DCFS ordered to do Pati review on US school
The island’s child protection department has been ordered to review a request for records about a controversial US reform school where boys were sent for more than three decades.
Gitanjali Gutierrez, the Information Commissioner ruled that the Department of Child and Family Services had failed to comply with part of the Public Access to Information Act.
She said an internal review must be carried out into a request from The Royal Gazette in June for information about Glen Mills Schools in Pennsylvania, with a decision to be provided by January 16.
The decision notice revealed that the DCFS told the Information Commissioner’s Office the request was “extensive” and meant people had to work beyond regular hours.
Ms Gutierrez wrote: “This decision finds that the department failed to decide the applicant’s request for an internal review within the statutory time frame set forth by the Public Access to Information Act 2010.”
She said that the decision was made in the context of a “failure to decide” case.
Ms Gutierrez’s notice explained: “This decision does not address whether a public authority has properly denied access to a record.
“Rather, it addresses the basic obligation upon a public authority to respond to a requester within the statutory time frames.”
It showed that an initial decision was not given inside six weeks of receipt of the Pati request — a deadline of August 6.
The DCFS extended the time frame to respond until September 17 on August 9, but no decision was issued by then.
The Gazette asked for an internal review to be carried out by the head of the public authority a week later.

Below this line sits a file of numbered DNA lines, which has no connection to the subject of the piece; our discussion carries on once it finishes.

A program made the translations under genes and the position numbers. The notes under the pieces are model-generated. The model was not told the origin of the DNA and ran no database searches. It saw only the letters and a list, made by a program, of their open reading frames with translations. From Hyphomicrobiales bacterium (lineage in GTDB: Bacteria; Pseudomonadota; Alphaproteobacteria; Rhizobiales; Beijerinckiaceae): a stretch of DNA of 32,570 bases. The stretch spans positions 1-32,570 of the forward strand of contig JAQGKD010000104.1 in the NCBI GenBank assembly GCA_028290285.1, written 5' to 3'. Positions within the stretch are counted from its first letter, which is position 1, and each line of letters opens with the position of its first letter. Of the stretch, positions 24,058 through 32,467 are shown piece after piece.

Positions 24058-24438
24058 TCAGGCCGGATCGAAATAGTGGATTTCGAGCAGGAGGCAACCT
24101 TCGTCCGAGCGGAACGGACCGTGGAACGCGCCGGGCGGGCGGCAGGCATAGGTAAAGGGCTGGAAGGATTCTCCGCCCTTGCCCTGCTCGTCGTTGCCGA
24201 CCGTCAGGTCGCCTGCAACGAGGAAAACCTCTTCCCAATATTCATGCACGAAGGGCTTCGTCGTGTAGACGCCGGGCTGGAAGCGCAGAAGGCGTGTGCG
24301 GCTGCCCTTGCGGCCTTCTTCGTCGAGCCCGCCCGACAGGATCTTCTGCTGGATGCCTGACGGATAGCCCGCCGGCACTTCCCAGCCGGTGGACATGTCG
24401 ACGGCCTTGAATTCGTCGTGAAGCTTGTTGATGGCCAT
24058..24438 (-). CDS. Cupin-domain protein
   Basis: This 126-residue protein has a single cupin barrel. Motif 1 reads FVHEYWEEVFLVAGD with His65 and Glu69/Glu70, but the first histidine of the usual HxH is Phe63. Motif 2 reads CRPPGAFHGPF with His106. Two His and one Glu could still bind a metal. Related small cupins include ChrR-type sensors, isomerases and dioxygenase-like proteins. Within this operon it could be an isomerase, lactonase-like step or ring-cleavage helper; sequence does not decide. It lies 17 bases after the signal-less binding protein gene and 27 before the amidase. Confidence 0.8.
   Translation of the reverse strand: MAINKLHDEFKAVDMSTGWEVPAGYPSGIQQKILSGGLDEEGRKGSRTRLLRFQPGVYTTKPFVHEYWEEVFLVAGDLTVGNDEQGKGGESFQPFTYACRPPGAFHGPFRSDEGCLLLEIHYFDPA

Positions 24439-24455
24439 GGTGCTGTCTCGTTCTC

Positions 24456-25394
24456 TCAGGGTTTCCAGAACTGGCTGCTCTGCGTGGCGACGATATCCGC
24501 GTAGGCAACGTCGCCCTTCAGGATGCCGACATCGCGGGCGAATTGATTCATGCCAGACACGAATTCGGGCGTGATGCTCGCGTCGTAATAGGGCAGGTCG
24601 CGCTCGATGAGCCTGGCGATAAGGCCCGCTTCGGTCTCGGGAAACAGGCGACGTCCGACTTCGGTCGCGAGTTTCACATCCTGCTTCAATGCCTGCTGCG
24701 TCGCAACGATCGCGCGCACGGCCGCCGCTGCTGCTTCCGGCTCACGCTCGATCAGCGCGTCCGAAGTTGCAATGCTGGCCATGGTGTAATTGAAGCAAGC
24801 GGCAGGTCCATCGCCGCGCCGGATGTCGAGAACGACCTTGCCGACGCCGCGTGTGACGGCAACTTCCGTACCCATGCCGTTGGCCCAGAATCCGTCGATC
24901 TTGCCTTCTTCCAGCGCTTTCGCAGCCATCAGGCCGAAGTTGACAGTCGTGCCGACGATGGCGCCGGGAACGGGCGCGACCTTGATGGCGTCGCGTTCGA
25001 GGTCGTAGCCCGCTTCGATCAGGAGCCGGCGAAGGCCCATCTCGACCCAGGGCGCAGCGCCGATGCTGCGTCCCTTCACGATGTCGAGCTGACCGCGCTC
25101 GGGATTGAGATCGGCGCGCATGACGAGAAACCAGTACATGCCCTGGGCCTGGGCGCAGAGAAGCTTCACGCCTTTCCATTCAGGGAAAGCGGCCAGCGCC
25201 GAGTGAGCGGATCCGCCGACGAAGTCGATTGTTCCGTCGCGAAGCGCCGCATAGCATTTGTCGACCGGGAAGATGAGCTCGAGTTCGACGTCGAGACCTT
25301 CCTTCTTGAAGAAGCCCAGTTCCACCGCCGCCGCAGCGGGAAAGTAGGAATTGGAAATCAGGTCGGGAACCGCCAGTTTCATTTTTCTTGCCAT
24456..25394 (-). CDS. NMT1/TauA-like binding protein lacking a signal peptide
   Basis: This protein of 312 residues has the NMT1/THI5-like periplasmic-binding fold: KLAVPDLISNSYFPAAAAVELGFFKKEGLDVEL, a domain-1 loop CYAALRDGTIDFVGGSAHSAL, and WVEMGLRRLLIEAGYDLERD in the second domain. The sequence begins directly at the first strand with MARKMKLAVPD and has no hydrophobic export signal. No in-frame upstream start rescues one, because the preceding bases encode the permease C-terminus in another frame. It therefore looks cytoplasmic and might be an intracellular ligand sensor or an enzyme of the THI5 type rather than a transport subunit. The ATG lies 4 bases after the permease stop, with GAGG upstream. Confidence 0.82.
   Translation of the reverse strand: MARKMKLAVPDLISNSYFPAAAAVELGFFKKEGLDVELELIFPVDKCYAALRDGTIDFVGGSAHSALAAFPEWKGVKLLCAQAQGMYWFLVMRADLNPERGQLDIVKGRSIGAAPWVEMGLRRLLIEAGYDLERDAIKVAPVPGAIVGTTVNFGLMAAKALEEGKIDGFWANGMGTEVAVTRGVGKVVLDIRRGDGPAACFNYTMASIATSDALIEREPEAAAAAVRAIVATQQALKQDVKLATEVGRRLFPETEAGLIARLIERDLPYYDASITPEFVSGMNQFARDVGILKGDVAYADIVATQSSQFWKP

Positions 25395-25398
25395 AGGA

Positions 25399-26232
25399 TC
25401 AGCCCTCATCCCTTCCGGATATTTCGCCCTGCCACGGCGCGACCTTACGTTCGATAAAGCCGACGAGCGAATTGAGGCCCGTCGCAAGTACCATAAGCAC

No decision was provided within six weeks of the internal review request’s receipt and an independent review by the Information Commissioner was sought on November 7.
The DCFS was asked by the ICO to make submissions.
Ms Gutierrez wrote: “In its submissions, the department accepted that it had not issued an internal review decision within the statutory time frame as a matter of oversight.
“The department explained that it has been working on the Pati request utilising the resources available and noted that the request was ‘quite extensive’, which has required extensive research and has impacted it financially due to labour resources being extended beyond regular working hours.
“The Information Commissioner appreciates the department’s continued effort to respond to the applicant’s Pati request.
“It is a matter of fact, however, that the department did not provide the applicant with an internal review decision within the statutory time frame.
“The Information Commissioner is satisfied that the department failed to comply with section 43(2) of the Pati Act.”
Ms Gutierrez said that her decision, dated December 19, was filed with the Supreme Court. She added: “If the department fails to comply with this decision, the Information Commissioner has the authority to pursue enforcement in the same manner as an Order of the Supreme Court.”
Glen Mills Schools was among the places used by the DCFS as part of its psychoeducational programme. The last time a child was sent there was in 2017.
The schools’ operating licences were revoked in April as investigations were launched into allegations of serious mistreatment of children.
A spokeswoman for the Ministry of Legal Affairs, which includes the DCFS, said: “The Information Commissioner’s decision has been received and once the department has reviewed it, appropriate actions will be taken in accordance with the Pati Act.”
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